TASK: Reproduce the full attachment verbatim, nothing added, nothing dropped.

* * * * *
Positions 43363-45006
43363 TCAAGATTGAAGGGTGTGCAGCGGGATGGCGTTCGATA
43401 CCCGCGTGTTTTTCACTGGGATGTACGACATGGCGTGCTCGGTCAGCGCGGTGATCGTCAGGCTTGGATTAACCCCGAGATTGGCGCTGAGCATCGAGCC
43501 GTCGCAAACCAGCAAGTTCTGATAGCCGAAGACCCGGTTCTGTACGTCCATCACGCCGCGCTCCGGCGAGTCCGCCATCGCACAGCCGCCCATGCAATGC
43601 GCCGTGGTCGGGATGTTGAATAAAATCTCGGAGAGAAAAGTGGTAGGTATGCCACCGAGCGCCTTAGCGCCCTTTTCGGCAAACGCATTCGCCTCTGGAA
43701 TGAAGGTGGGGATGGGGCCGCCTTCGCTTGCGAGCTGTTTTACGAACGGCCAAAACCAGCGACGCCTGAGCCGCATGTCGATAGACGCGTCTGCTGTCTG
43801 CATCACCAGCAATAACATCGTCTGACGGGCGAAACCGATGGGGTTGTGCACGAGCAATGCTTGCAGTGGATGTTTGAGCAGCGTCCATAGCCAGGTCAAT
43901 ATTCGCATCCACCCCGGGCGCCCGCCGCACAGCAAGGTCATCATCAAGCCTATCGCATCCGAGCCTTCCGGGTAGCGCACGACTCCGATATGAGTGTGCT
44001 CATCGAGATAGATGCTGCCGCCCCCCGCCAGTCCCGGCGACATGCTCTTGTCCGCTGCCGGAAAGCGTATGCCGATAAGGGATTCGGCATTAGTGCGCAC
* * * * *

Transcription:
Positions 43363-45006
43363 TCAAGATTGAAGGGTGTGCAGCGGGATGGCGTTCGATA
43401 CCCGCGTGTTTTTCACTGGGATGTACGACATGGCGTGCTCGGTCAGCGCGGTGATCGTCAGGCTTGGATTAACCCCGAGATTGGCGCTGAGCATCGAGCC
43501 GTCGCAAACCAGCAAGTTCTGATAGCCGAAGACCCGGTTCTGTACGTCCATCACGCCGCGCTCCGGCGAGTCCGCCATCGCACAGCCGCCCATGCAATGC
43601 GCCGTGGTCGGGATGTTGAATAAAATCTCGGAGAGAAAAGTGGTAGGTATGCCACCGAGCGCCTTAGCGCCCTTTTCGGCAAACGCATTCGCCTCTGGAA
43701 TGAAGGTGGGGATGGGGCCGCCTTCGCTTGCGAGCTGTTTTACGAACGGCCAAAACCAGCGACGCCTGAGCCGCATGTCGATAGACGCGTCTGCTGTCTG
43801 CATCACCAGCAATAACATCGTCTGACGGGCGAAACCGATGGGGTTGTGCACGAGCAATGCTTGCAGTGGATGTTTGAGCAGCGTCCATAGCCAGGTCAAT
43901 ATTCGCATCCACCCCGGGCGCCCGCCGCACAGCAAGGTCATCATCAAGCCTATCGCATCCGAGCCTTCCGGGTAGCGCACGACTCCGATATGAGTGTGCT
44001 CATCGAGATAGATGCTGCCGCCCCCCGCCAGTCCCGGCGACATGCTCTTGTCCGCTGCCGGAAAGCGTATGCCGATAAGGGATTCGGCATTAGTGCGCAC